C: Michael D Beckwith

They say that politicians often operate in a bubble, removed from the rest of us. They have a blinkered view of reality, distorted by privilege and power.

But a stark reminder of the disconnect between reality and political discourse has been laid bare this week.

This week the UK has smashed its temperature records, surpassing the landmark 40 degree Celsius record. As the country sweltered, its railways ground to a halt as rails buckled. Dozens of fires broke out in the capital. Houses were gutted by fire. The London fire brigade had their busiest day since the Second World War.

As families searched through the smouldering ashes of their burnt out homes, the Conservative Party was picking the final two candidates to be its new leader, and therefore the UK’s Next Prime Minister. Yesterday, the results were announced.

The final two candidates chosen by Conservative members of Parliament will now be voted on by the membership of the Party, 160,000 predominantly white, affluent, southern, and elderly people. According to a recent poll, this is what the membership cares about:

Climate change does not even make the list. Although turning back refugees and climate refugees from the Channel does.

It is this membership that Rishi Sunak, the former Chancellor of the Exchequer and Liz Truss, the current Foreign Secretary, will try and persuade the electorate to vote for them. Given the events of this week, it would be logical and rational to think that our climate emergency would feature prominently in their thinking and urgent policy proposals, too. But you would be wrong.

Also given that tens of millions of people in the country are struggling to pay bills and feed their children and are terrified of the coming winter, it would be expected that politicians would do everything in their power to reduce bills for individuals in the long term.

Indeed, the UK will face a bitter cost of living crunch this Autumn with energy bills set to rise a further £1000 to top a staggering £3000. In fact, a new survey has found that green upgrades, such as insultation, the installation of heat pumps and solar panels, could reduce bills by about £1,900 a year.

The candidates, who both have a poor record on climate issues, are doing nothing to tackle our climate emergency and are offering the wrong solutions to the cost of living crisis. They have failed to show leadership on these issues, even before they become leaders. They are doubling down the Conservative’s anti-green, pro-fossil fuel agenda.

Speaking on the BBC’s flagship program this morning, Liz Truss talked about scrapping the so-called “green levy”, the part of the electricity bill that is ringfenced to help promote renewables. Currently they stand at less than eight percent of bills. She also said that she was going to open up more of the North Sea for oil and gas drilling. She was not challenged by the BBC on this:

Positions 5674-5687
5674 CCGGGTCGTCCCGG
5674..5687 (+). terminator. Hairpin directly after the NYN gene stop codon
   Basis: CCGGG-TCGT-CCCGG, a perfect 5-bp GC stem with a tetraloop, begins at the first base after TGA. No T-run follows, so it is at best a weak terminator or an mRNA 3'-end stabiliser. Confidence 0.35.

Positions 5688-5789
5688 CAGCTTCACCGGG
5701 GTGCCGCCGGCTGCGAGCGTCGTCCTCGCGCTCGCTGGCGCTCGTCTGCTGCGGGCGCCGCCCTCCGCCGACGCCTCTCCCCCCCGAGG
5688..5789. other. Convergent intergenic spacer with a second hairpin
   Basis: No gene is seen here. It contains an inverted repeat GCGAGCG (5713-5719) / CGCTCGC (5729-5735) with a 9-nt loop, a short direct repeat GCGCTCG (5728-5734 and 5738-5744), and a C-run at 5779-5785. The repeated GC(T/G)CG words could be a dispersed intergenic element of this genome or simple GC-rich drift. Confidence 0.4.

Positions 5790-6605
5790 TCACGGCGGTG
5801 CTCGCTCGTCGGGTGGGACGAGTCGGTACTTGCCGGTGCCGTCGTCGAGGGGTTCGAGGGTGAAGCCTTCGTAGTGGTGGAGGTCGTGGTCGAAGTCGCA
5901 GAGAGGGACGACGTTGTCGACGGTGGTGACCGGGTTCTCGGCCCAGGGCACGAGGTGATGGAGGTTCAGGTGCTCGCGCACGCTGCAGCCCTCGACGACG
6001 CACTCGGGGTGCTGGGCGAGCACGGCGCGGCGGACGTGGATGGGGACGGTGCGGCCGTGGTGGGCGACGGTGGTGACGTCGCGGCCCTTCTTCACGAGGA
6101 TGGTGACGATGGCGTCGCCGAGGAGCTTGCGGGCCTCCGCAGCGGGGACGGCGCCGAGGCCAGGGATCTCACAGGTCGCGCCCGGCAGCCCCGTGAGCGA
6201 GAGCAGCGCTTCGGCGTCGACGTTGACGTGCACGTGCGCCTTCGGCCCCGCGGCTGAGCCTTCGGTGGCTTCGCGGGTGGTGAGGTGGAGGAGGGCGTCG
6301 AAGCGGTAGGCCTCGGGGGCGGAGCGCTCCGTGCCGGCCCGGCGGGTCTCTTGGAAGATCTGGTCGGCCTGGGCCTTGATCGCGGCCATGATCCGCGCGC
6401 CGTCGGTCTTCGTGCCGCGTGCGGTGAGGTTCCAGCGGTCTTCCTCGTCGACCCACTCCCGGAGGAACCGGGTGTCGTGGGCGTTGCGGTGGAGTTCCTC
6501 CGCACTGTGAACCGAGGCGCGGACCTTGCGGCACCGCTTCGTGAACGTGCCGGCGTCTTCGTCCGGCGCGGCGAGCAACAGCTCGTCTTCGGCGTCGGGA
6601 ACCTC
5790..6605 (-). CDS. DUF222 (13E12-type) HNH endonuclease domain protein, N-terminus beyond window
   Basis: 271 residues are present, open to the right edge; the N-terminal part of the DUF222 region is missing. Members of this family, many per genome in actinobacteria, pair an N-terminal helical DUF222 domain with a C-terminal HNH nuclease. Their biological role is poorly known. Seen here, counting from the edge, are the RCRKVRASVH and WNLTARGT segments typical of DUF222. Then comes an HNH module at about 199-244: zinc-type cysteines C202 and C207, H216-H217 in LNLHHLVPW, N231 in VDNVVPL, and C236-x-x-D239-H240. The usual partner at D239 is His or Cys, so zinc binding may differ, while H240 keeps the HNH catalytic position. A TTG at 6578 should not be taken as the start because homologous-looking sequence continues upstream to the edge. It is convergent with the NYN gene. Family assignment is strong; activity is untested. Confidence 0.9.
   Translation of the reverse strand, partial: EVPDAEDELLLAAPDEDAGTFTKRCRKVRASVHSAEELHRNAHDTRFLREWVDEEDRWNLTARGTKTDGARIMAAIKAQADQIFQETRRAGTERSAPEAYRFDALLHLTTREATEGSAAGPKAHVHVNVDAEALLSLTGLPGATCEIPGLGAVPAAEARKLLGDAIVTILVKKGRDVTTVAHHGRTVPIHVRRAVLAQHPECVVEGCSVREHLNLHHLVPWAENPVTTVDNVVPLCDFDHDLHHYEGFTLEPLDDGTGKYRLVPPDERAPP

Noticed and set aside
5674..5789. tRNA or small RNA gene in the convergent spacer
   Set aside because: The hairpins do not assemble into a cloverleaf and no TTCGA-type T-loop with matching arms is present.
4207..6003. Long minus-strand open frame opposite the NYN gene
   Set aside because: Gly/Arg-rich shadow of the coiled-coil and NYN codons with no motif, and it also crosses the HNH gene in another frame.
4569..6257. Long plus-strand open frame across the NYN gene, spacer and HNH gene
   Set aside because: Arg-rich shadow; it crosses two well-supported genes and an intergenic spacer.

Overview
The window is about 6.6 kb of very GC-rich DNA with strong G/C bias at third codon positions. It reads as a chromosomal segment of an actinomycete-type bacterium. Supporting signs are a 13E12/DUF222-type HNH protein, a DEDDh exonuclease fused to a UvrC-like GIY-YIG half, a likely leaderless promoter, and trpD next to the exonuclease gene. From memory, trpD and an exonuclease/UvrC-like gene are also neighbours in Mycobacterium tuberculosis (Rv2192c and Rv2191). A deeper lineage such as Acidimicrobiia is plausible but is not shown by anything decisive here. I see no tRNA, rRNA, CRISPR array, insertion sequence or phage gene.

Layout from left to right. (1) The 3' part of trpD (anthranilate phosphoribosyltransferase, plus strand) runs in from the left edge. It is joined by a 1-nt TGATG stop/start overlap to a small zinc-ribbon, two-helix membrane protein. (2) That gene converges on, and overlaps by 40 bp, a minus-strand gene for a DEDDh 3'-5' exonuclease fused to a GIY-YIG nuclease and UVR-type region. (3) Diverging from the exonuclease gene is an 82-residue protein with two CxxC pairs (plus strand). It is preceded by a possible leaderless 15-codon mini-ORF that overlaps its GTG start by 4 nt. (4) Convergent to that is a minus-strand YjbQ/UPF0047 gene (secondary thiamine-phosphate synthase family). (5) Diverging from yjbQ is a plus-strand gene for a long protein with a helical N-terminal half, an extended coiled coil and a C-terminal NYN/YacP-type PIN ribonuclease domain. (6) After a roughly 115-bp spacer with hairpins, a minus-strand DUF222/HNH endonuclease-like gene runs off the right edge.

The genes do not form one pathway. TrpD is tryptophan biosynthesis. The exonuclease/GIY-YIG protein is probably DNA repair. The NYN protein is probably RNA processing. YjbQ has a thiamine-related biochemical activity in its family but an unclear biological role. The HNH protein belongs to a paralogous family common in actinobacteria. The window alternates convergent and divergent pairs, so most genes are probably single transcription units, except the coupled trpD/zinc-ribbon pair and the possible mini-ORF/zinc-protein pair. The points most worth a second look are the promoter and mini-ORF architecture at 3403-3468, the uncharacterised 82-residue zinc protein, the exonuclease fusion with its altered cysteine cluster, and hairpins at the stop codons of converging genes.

Earlier in the week, she said the UK should restart fracking, something quickly dismissed by experts as completely counterproductive. All of these policies will exacerbate our climate crisis and make it more likely that London will burn. They will not help the cost of living crisis, either.

They also ignore the market reality. As OilPrice.com argued two days ago: “Despite a drastic shortage of energy in Europe, oil and gas firms are reluctant to invest in oil and gas operations in the North Sea.”

For decades, the solution to the climate crisis has been obvious, invest in renewables, invest in insulation and energy efficiency, and decarbonize the economy.

Meanwhile, Rishi Sunak, has said he will cancel any more onshore wind development in the UK, in what is another completely retrograde policy step.

Sunak and Truss’s actions are essentially those of climate deniers. This argument is still omnipresent in the Conservative Party.

The latest line from Ministers is that “we will just have to live with climate” as if there is nothing we can do. It is a line straight out of Big Oil’s spin doctors, and another one ridiculed by experts on twitter:

At least some politicians are keeping up the pressure though. An influential committee of the House of Lords, which includes the former Governor of the Bank of England as a member, has issued a report arguing that the UK’s next prime minister needs to grab Britain’s net zero plans “by the scruff of the neck”, otherwise the country risks a “disorderly transition” away from fossil fuels.

It is a national disgrace for the UK that both Truss and Sunak seem to be hurtling towards more climate disorder. It is beyond ironic that one of them will take office with the UK still holding the COP Presidency.

One Comment

  • I don’t understand why the “big investors” don’t invest in retrofitting the housing stock and promoting local food security.

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